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Let $p(x) = a_0 + a_1 x^2 + a_2 x^4 + ... + a_n x^{2n}$ be a polynomial in a real variable $x$ with $0 < a_0 < a_1 < \ldots < a_n$. Prove that the function $p(x)$ has only one minimum.

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closed as off-topic by Davide Giraudo, William, Michael Albanese, Lost1, azimut Jul 13 '14 at 12:43

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2 Answers 2

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Outline: The fact that only even powers occur means that the curve $y=p(x)$ is symmetrical about the $y$-axis.

The fact that the $a_i$ are increasing is irrelevant. Since they are positive, if $|x|\lt |y|$ we have $\sum a_i x^{2i}\gt \sum a_i y^{2i}$.

Thus $p(x)$ has a local (and global) minimum only at $x=0$.

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Sir, I didn't really understand the part about symmetry about the y axis. –  user34304 Jul 13 '14 at 5:02
Since we are only using even powers, $p(-x)=p(x)$. I am taking a fairly geometric point of view, we could show there is a minimum only at $x=0$ with just algebra. –  André Nicolas Jul 13 '14 at 5:05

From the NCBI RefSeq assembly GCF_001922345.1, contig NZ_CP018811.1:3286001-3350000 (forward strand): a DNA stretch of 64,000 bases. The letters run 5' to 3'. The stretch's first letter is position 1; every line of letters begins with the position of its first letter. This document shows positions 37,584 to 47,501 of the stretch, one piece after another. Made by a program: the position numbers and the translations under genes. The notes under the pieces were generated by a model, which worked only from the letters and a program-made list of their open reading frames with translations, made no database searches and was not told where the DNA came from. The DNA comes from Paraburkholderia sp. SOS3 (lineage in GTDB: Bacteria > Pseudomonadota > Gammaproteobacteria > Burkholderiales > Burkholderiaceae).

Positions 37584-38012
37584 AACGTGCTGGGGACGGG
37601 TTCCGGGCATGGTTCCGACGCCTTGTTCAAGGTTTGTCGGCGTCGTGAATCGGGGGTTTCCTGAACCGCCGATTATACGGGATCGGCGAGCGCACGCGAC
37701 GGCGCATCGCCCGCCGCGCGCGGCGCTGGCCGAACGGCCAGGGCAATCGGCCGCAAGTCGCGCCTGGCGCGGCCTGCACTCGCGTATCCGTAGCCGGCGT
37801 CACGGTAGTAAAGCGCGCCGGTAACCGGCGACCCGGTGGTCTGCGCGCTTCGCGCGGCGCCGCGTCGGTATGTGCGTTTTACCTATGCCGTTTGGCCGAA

$\frac{dp(x)}{dx}|_{x=0}=\sum( \frac{d (a_i x^{2i})}{dx}|_{x=0})=\sum 0=0$ so $p(x)$ has a maximum or a minimum at $x=0$


$\frac{d^2 p(x)}{dx^2}|_{x=0}=\sum( \frac{d^2 (a_i x^{2i})}{dx^2}|_{x=0})>0$ since each $\frac{d^2 (a_i x^{2i})}{dx^2}|_{x=0}>0$

so it is a minimum

To show that it is the ONLY minimum, observe that

$\frac{d (a_i x^{2i})}{dx}<0$ for $x<0$ and $\frac{d (a_i x^{2i})}{dx}>0$ for $x>0$

so $\frac{dp(x)}{dx}<0$ for $x<0$ and $\frac{dp(x)}{dx}>0$ for $x>0$, so there are no other.

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I wouldn't agree with first sentence. Consider p(x) = $x^3$ –  RiaD Jul 13 '14 at 9:29

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